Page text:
My approach is to start with the widest possible range Rc, and narrow it down to those entries that FL maps into RP. Because of the sorting, you know that entries prefixed by cP form a contiguous range. Since FL is order-preserving on Rc, you can find RcP as follows:

  • Scan Rc from the start until you find the lowest position i that FL maps into RP.
  • Scan backwards from the end to find the highest position j that FL maps into RP (in practice, you use binary search, but the idea is the same).

The resulting [i,j] range is RcP, the range of blocks prefixed by cP. Figures 3(a), 3(b), 3(c) and 3(d) show this narrowing-down process; the refine method implements this algorithm in bwtindex.cc.

The result at each step in this process is a start/end position for a range of blocks prefixed by the pattern matched so far. The difference between these positions is the number of matches in the text, and starting from any position in this range, you can decode characters in and following each match.

The Location Problem

There is one valuable piece of information you haven't found: The exact offset of each match within the original text. I can call this the "location problem," because there is virtually no information in a sorted block to tell you how far you are from the start or end of the text, unless you decode and count all the characters in between.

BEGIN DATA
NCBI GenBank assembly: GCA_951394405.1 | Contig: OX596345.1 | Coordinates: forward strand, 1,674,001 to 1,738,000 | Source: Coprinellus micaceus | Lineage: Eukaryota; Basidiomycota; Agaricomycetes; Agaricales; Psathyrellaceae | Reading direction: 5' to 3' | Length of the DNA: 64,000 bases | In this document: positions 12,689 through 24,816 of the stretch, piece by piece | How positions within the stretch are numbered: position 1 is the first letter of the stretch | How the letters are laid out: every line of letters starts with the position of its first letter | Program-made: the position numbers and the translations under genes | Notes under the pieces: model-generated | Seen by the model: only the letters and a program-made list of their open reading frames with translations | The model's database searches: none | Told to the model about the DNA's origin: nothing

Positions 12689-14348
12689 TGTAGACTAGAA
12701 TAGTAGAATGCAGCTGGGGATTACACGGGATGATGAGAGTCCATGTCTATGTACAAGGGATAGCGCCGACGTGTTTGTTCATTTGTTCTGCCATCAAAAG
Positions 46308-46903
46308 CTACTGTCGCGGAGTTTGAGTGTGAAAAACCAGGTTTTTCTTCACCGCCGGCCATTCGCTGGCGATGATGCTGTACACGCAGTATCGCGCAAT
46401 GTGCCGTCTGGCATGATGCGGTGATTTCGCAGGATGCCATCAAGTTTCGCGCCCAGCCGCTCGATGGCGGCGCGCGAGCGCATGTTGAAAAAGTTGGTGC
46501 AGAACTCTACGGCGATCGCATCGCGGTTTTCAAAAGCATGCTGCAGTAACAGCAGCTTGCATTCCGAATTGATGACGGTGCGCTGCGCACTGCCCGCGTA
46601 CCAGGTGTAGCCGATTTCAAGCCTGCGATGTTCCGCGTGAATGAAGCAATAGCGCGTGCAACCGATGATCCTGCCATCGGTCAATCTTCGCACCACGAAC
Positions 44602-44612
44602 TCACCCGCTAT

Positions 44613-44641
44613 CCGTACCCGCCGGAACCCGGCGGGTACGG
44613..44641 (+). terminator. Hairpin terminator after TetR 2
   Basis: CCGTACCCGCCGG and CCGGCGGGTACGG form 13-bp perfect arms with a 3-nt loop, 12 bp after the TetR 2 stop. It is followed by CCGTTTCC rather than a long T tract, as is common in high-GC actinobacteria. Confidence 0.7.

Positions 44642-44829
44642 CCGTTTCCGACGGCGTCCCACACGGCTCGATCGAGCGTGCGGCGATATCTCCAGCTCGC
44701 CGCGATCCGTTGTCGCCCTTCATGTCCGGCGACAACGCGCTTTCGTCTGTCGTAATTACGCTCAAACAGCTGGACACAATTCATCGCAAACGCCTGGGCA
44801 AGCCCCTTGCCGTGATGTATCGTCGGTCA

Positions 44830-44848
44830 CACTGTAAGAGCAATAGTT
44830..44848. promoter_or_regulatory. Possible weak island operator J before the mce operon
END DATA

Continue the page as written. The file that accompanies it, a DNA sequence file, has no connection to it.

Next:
There are a number of solutions to the location problem that I won't address here except to say that all of them require extra information beyond FL and C, or any BWT representation. The simple but bulky solution is just to save the offset of each block in an array of n integers, reducing the problem to a simple lookup, but adding immensely to the space requirement. The problem is how to get the equivalent information into less space.